“I like a lot of interaction, even on a ballad,” says Stern, who has played with the best of the best, including Miles Davis, Jaco Pastorius, Chick Corea, and Eric Johnson. Photo by Jordi Vidal

At a recent 55 Bar gig, you told me you’ve played some things that you were surprised you could do, and you even wondered if you could’ve done them before the injury. What types of things were you referring to?
Sometimes it’s hard to tell. That’s one of the tricky things. If you’re self-critical, like we all are, you listen to yourself on tape and go, “Aw man.” You’re your own worst critic. You’re usually harder on yourself than anybody else and it’s hard to objectively sit back and criticize. And some nights you think something’s great and you listen back and it sucks. You never know when you’re doing it. One of the hardest things for me to do is to figure out what I used to be able to do, and what I can do now, and what the difference is. That’s part of the mind mess you can get into. Your brain says, “I used to be able to do that and now I can’t do it anymore.” And then you start thinking, “Did I used to be able to do that?” Because that was a hard thing to do in the first place.

How do you now play things that must be fingerpicked, like the open-voiced triads you often do on ballads?
That’s kind of a battle. But open triads aren’t a problem [demonstrates by playing open-voiced triads pick-style and using the fretting hand fingers to mute the inner, open strings]. What the doctor is going to do, I think, is straighten these out a little [raises middle and ring fingers of picking hand]. See how my index finger is bent a little bit? He did that on purpose for the initial time, so I could do a pinch and hold the pick. At first, he had me try Velcro but it didn’t work.

It looks like now you’re using more arm motion for your picking, rather than wrist.
I’ve always done that a little bit. I still do the wrist movement, and that’s happening more because I can hold the pick better.

Can you still do that signature tremolo-picked, chord thing with the arm motion?
[Plays tremolo-picked chords along with some fast runs.] It’s close enough for me. I’m of the mind that even if it’s a little funky, as long as you get your heart and soul out there, that’s what music’s all about. There are times when I’m doing someone else’s record date, and a mix isn’t great, and you don’t have control over it. But I go for the soul. If it’s within a ballpark, I’m cool with it. I remember when I did “Fat Time” [Stern’s first recorded track with Miles Davis, who named the tune after Stern because he was heavy at the time and Davis liked his timing feel], there was clackiness and it was raw. I wanted to fix it here and there, and Miles Davis said to me, “Fat Time, when you’re at a party you gotta know when to leave.”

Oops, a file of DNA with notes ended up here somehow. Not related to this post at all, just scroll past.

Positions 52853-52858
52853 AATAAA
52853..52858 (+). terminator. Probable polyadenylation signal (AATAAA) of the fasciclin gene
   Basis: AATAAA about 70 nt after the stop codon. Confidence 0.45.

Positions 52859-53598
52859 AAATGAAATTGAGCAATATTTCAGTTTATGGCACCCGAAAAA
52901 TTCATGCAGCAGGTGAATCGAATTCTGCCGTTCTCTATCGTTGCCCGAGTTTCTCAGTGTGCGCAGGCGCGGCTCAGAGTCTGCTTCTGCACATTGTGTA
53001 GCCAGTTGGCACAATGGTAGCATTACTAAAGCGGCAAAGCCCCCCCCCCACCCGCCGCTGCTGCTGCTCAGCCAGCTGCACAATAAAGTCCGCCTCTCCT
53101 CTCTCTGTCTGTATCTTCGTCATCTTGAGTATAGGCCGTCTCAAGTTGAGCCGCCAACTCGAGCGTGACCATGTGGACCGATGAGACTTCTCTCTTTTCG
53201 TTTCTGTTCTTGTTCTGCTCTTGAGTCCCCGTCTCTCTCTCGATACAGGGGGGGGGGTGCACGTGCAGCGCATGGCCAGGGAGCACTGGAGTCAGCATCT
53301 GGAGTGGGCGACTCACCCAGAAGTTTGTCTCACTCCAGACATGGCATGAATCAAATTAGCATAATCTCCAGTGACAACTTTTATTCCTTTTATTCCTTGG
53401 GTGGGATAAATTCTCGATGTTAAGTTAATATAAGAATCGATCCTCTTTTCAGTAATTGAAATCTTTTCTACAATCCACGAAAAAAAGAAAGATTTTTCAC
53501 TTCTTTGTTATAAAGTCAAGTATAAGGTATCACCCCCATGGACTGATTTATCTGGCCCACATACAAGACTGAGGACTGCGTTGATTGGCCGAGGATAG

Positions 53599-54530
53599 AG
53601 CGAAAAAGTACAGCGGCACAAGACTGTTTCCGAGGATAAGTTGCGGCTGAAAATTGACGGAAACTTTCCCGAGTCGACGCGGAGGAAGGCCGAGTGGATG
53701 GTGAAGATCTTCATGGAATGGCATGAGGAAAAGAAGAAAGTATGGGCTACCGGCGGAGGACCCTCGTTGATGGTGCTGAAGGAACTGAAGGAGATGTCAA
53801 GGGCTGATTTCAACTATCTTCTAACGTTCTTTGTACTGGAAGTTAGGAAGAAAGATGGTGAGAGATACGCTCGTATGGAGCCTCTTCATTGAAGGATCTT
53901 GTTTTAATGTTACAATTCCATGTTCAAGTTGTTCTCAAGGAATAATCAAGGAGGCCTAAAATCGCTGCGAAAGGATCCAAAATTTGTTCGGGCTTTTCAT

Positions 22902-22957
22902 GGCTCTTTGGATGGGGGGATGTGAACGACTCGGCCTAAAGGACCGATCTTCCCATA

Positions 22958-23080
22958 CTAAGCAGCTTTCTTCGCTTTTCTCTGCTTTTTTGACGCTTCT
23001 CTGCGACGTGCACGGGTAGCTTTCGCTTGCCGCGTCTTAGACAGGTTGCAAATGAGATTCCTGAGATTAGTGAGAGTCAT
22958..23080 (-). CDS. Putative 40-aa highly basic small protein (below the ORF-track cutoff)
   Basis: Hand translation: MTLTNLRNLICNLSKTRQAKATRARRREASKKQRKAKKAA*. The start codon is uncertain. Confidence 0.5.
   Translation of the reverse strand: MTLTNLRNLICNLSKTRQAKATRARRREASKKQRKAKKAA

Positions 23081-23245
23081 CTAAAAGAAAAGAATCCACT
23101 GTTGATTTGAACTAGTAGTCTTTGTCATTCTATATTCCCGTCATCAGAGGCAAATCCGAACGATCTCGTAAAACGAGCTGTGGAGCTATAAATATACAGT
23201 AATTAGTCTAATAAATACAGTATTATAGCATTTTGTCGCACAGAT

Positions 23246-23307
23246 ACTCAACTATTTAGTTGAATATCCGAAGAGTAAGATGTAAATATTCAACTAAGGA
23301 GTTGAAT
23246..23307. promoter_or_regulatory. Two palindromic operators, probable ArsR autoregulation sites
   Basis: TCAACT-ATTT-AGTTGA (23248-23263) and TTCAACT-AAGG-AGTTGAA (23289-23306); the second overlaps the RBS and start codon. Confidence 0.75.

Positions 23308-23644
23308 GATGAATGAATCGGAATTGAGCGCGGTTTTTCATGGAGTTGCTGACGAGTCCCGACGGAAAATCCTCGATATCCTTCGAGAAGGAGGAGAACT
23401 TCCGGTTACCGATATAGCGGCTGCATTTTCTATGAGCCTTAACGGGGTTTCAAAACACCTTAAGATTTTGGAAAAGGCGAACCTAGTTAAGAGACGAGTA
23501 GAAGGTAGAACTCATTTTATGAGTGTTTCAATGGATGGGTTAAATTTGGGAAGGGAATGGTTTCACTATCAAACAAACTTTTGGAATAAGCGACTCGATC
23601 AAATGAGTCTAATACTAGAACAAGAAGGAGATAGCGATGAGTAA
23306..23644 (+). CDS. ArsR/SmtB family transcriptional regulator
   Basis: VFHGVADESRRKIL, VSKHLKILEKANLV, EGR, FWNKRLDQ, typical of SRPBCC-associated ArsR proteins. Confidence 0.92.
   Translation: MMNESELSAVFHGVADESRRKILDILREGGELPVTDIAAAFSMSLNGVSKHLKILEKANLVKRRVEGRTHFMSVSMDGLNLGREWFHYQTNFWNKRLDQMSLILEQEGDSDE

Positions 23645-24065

“I’ve always kind of put myself in situations where guys would
kick my ass.”

I think John McLaughlin is fighting arthritis, but he’s still playing his fucking ass off. Jeff Clayton [saxophonist and flautist] from the Clayton Brothers has Bell’s palsy and can’t close his mouth completely. He has to wear a special kind of strap to keep the air from coming out. I saw him on a jazz cruise I did, and he came into this rehearsal place I was at and started explaining what he’s going through and he said one of the things that tends to happen is that you try to play it safe, but he said, “You can’t do that. You gotta go for all of your ideas.” And he plays his ass off.

Steve Morse has arthritis as well, and mentioned in an interview we did that, as a result, he’s had to adjust his picking technique.
It happens but the cats that fuckin’ deal, keep playing. There’s so much you can do with music, including classical players. Julian Bream would drink a fifth of Jim Beam before he played a gig. One of the greatest guitarists and he was bombed.

It seems like you spend a lot of time writing, in addition to just playing.
I’m always writing. I probably have another record’s worth of tunes. I was just up at Berklee doing a clinic and someone asked, “How do you get your own sound?” Basically, everybody has their own sound. You find it and you run with it. Like your voice. We all have similar things that we do with our voice when we talk, but we all have our own unique way of doing it, even if it’s not dramatically different. But the thing that will get your personality out in music is writing, more than playing almost. So, I’m always writing.

What are some challenges you face in the writing process?
The hard part for me sometimes, when I write, is that I get shy about it. It’s on a piece of paper, and you get voices like, “Oh, this guy is going to laugh about this, or this person’s going to hear this and think it’s stupid.” I have to fight through shyness. If I feel like “this is dumb,” and somebody laughs at the tune, tough shit. It’s not the end of the world. You say, “What’s the worst that can happen? So what? I’ll write another one,” or “I’ll change that tune.” And most of the time you get positive feedback.

I noticed you retired the Yamaha G-100.